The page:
Governments do one thing well. They make things illegal. They have done so with startling efficiency since before the ink was really dry on the Constitution. Unfortunately, despite their best efforts, they fail to understand the fallacy of legality.
The idea itself isn’t really that hard to comprehend. Most know it on some level at least. That idea is that the legality of an act only matters to those inclined to follow the law. By definition, those that will run afoul of a law aren’t likely to follow laws in the first place.
Where the fallacy of legality kicks in is where government enacts laws in the name of public safety. For example, take the old Texas law that forbid Suzanna Hupp from taking her gun into a diner where she was eating with her parents. Hupp was inclined to follow the law because she was law abiding. Unfortunately, George Hennard wasn’t so inclined. He rammed his pick-up truck into the diner and began to shoot patrons. Two of the dead were Hupp’s parents.
Honestly, this isn’t a difficult thing to comprehend. Unfortunately, we see far too often that those we elect to “lead” don’t grasp the basic concept.
Laws exist as grounds for people to know what is acceptable and what isn’t, not as a way to hamstring the law abiding but as grounds for the non-law abiding to understand they are crossing the lines of decency. They should serve as the expectations of what humans should do.
For example, laws against murder don’t hamstring the law abiding (despite smart remarks to the contrary). Instead, the level an expectation that people should not kill and that those who fail to comply will be punished.
With the recent release of information likely to embarrass ambassadors and diplomats, Wikileaks and its founder, Julian Assange, have become targets for the government’s latest arrows in the “War on Terror.” Even the incoming chairman of the House Homeland Security Committee, Rep. Pete King (R-NY), has called for the Justice Department to aggressively investigate and prosecute the site and its founder, an Australian, for the releases that many government officials have cited as “putting lives at risk.”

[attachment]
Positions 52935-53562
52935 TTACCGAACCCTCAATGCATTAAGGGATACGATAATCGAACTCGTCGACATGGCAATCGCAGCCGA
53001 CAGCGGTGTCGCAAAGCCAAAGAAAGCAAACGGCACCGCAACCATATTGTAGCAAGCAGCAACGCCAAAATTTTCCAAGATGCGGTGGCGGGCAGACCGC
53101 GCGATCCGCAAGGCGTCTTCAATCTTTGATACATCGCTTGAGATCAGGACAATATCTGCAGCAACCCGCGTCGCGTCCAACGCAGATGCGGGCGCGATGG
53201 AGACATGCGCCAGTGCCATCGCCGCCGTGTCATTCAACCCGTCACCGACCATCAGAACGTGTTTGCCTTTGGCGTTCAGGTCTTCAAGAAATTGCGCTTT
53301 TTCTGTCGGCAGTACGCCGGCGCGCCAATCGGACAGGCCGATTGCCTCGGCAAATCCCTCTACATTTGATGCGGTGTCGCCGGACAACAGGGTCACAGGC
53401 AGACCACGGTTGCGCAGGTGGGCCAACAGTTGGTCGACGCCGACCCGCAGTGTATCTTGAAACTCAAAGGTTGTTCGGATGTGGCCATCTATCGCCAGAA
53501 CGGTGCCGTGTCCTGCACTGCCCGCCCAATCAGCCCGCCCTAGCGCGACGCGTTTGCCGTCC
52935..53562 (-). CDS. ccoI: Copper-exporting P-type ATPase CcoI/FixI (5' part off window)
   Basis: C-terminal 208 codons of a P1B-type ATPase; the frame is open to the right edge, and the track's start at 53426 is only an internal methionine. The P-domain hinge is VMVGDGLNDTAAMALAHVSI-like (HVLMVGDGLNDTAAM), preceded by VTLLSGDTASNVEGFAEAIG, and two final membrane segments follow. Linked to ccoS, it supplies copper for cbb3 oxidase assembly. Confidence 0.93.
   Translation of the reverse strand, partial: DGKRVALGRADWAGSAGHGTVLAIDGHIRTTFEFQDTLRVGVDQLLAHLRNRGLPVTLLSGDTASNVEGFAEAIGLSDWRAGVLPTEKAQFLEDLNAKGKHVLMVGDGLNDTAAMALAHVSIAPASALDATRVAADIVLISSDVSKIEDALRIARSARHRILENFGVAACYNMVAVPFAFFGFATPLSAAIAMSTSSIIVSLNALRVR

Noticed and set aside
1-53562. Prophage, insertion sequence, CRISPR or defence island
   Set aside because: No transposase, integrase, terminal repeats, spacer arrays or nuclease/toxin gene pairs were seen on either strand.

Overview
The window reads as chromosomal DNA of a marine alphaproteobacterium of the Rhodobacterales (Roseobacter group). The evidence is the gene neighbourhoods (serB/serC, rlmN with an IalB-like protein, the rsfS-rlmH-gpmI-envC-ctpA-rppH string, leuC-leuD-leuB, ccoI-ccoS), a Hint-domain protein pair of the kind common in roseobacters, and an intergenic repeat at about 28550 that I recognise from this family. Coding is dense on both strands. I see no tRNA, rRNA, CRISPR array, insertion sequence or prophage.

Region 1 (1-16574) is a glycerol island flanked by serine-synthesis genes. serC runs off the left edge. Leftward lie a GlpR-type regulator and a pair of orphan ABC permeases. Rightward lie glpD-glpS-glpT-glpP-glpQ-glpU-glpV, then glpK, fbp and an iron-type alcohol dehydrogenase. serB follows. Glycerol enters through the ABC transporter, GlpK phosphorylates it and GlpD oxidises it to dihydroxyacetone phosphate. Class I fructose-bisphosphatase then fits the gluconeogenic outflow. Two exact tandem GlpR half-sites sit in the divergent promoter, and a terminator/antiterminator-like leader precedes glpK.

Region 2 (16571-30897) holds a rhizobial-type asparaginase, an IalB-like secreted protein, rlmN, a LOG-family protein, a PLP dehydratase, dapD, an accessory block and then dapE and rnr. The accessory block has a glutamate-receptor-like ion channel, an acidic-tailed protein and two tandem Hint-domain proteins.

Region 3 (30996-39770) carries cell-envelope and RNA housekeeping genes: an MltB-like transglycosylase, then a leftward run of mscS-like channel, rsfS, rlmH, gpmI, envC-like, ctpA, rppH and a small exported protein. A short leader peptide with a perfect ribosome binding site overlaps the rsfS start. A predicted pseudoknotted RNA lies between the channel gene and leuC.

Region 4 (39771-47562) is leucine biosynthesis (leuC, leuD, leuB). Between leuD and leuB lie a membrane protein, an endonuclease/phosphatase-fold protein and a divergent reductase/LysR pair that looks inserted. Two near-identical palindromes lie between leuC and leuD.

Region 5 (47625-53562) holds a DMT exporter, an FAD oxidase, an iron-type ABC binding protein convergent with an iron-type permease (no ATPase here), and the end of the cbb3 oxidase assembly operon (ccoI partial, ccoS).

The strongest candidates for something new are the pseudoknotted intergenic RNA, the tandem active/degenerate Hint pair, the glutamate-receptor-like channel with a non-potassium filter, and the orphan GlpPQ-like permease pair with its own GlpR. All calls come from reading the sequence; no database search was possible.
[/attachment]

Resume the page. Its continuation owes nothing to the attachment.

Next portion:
While I haven’t read every word released by Wikileaks, I find it hard to believe that leaked information about the American government and their actions will endanger lives. In fact, I like the “new normal” in terms of government transparency. I hardly think that accepting and publishing information given qualifies one, as King asserts that Secretary of State Hillary Clinton should declare, as “a foreign terrorist organization.”
The investigation into Assange’s involvement in a suspected rape in Sweden aside, the work being done by his organization opened many eyes about the Federal Government’s actions in the ongoing wars in Afghanistan and Iraq. Their publication of government information on the Iraq War in October provided a valuable release of information to the public with statistics, documentation, and accounts of war activities that the U.S. Government feels is too dangerous for us to know. In fact, Time Magazine stated that Wikileaks “Could become as important a journalistic tool as the Freedom of Information Act.”
According to Ohio state law, convicted child pornographers are required to carry a Tier 2 sexual offender classification, requiring registration as a sex offender for twenty years. In this case, a teen girl from Licking Valley High School is charged with illegal use of a minor in nudity-oriented material, a second-degree felony; and possession of criminal tools, a fifth-degree felony.
In case you made it this far without passing judgment on “yet another child pornographer,” the girl charged is fifteen years old, her “criminal tool” was a cell phone and MMS (multimedia messaging service). Her “illegal use of a minor in nudity-oriented material” were nude photos of herself. Putting those together, you can deduce that she took nude photos of herself with her cell phone. The Licking County prosecutor, Ken Oswalt, has received reports of 20 similar cases among school age teens, and he has been traveling to the area schools with an assembly program that discusses the consequences of such actions.
While the teen girl who sent these nude pictures of herself to others via MMS is not alone, she has been the only person arrested. She also spent a weekend in jail awaiting arraignment and a bond hearing. The statute she has been accused of breaking has exemptions in place that allows parents and/or guardians to take pictures of their naked children for a list of acceptable purposes. Interestingly, the statute does not provide the same exemption for the child themselves. While the consequences for her have already been laid out by the prosecutor in the charges, the recipients of her messages may be also facing prosecution for their passive role(s) in this incident.